Dear Google, Enough With the Google+ Promotion Already!

It was Popeye whose famous line was “I’ve had all I can stands and I can’t stands no more!”. It was about that time that he ripped open a big ol’ can of Spinach and started kicking some animated butt because things had gone just too far in his mind.

I think we need a Popeye to like reaction to Google’s ridiculous over-promotion of Google+. If you follow any of the internal Google blogs be it about Adwords, small business or whatever else the subject matter, it appears as if you can count on about 1/3 of the posts being the same post about Google+ that you saw on a different Google blog in the very recent past.

Groupon Stock Falls. Are Lawyers Circling As Well?

Back in November of 2011 when Groupon was going public there were generally two camps on the subject. One side that felt that the company was a truly hot commodity and would prove detractors wrong by a strong initial public showing and a strengthening business model. The other was one that was skeptical of the long term viability of the deals business model and felt that the whole thing was a well hyped house of cards. I wrote at the time of Groupon’s IPO.

How this looks six months from now will tell the tale of whether Groupon has been what it has claimed all along (worthy of even a much higher valuation with talks at one point placing it at $30 billion) or whether it has indeed been just an elaborate Ponzi scheme that will create one of the most infamous business stories of recent memory.

Wealthy More App-t to Be Serious With Their Apps

A group has released findings about the wealthy and their approach to social media and the use of apps. It appears that there might be a reason why they are more wealthy than others. Apparently they don’t play idiotic time suck games and they also aren’t very prone to tweet.

Reuters reported on the findings.

Wealthier smartphone users are less likely to play games or tweet and will opt for news, travel or finance apps, according to a new study.

The research by The Luxury Institute focused on app usage among wealthy consumers, who earn an annual income of $150,000 or more. They tend to be older, with a mean age of 52.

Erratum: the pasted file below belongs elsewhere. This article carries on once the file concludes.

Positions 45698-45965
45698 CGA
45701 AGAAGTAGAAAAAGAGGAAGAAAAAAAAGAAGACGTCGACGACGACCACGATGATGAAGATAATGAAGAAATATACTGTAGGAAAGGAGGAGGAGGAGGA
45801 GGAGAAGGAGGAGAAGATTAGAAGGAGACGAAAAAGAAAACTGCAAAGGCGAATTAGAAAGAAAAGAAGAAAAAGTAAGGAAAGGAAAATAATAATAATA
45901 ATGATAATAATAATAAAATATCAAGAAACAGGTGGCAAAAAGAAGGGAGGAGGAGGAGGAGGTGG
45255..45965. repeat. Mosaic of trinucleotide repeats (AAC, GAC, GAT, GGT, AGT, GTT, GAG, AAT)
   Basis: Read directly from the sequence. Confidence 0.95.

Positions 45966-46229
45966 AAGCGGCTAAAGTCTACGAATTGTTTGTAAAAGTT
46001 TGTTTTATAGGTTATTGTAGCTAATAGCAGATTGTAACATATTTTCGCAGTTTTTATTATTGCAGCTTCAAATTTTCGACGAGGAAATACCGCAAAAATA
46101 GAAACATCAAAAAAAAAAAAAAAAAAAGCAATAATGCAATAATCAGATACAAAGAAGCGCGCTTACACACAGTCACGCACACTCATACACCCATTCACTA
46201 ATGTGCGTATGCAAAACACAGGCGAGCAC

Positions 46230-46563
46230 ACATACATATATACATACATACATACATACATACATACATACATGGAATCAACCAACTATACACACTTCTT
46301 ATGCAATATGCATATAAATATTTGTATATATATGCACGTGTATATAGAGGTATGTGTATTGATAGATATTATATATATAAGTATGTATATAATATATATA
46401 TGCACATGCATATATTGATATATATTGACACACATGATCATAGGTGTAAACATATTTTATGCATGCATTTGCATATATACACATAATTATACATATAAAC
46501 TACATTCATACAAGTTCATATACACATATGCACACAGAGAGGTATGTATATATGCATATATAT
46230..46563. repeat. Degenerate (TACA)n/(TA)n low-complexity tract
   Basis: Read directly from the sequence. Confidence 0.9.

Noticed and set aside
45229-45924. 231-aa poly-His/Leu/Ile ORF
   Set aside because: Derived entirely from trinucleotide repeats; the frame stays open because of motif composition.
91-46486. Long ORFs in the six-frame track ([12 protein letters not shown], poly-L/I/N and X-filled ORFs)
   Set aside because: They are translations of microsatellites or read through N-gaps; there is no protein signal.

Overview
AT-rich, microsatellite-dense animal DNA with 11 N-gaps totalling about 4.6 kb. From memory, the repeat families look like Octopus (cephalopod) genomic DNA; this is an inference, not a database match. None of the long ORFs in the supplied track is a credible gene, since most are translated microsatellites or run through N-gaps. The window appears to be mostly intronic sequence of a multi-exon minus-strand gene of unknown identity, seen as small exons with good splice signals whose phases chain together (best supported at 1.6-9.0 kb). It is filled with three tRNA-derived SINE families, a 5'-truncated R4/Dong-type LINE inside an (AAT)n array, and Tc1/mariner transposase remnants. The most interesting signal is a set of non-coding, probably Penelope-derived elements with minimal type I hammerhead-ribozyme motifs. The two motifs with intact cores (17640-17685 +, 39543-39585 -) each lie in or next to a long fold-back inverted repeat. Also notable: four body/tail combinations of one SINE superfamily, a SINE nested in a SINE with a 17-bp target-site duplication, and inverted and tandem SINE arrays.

NYC Maps App Gives Google Local Competition

Google Maps seems to have the edge in the maps game worldwide. Granted, there are plenty of competitors and there are many options for Internet users to get directions and business information but many go to Google because they are there anyway so why not?

Now, New York City, the place where Google made a monster real estate investment just a short while ago which will continue to bring more jobs to the city, has put together a way for tourists and NYC residents to not use Google (but thanks very much for the jobs and the tax money!).

NYC & Company has developed an iPhone app mapping New York City and giving lots of local data points that are usually reserved for other local players. If something like this happened in Anywhere, USA this might not be big news. But it is happening in NYC so its big news. Here is a look at the app from iTunes preview from a link on the site.

Influence, Popularity and Profits: Which One Begats the Other?

It’s good to be popular. It means people like you. They want to hang with you and they’re interested in what you have to say. On Facebook, that means a lot of people want to be your friend. If you’re a brand, they like your page.

Popular means you have a great deal of influence over those that follow you. Or does it?

Brian Solis talks about the difference between popularity and influence in an article on He states that influence is a combination of three factors. One is reach. Popular people have that due to the large number of followers on Facebook or Twitter.

Second is Relevance. Justin Bieber has great reach, but that doesn’t mean he’s the best person to Tweet about life insurance or pharmaceuticals.

The Art of the Social Referral

Word of Mouth marketing has been around since the town crier stood on the street corner hawking the day’s news. But with the dawn of the internet and social media specifically, the concept has expanded. We’ve gone beyond what one housewife tells another during their weekly bridge game. Now, we have one person broadcasting their opinions to hundreds, even thousands with a single Tweet or Facebook post.

These social referrals are extremely valuable to a marketer. So much so, that it’s often worth rewarding customers for spreading the word among their friends. But managing and tracking such a program can be overwhelming so I asked Angela Bandlow, VP of Marketing for Extole to offer some tips for making the most out of social referrals.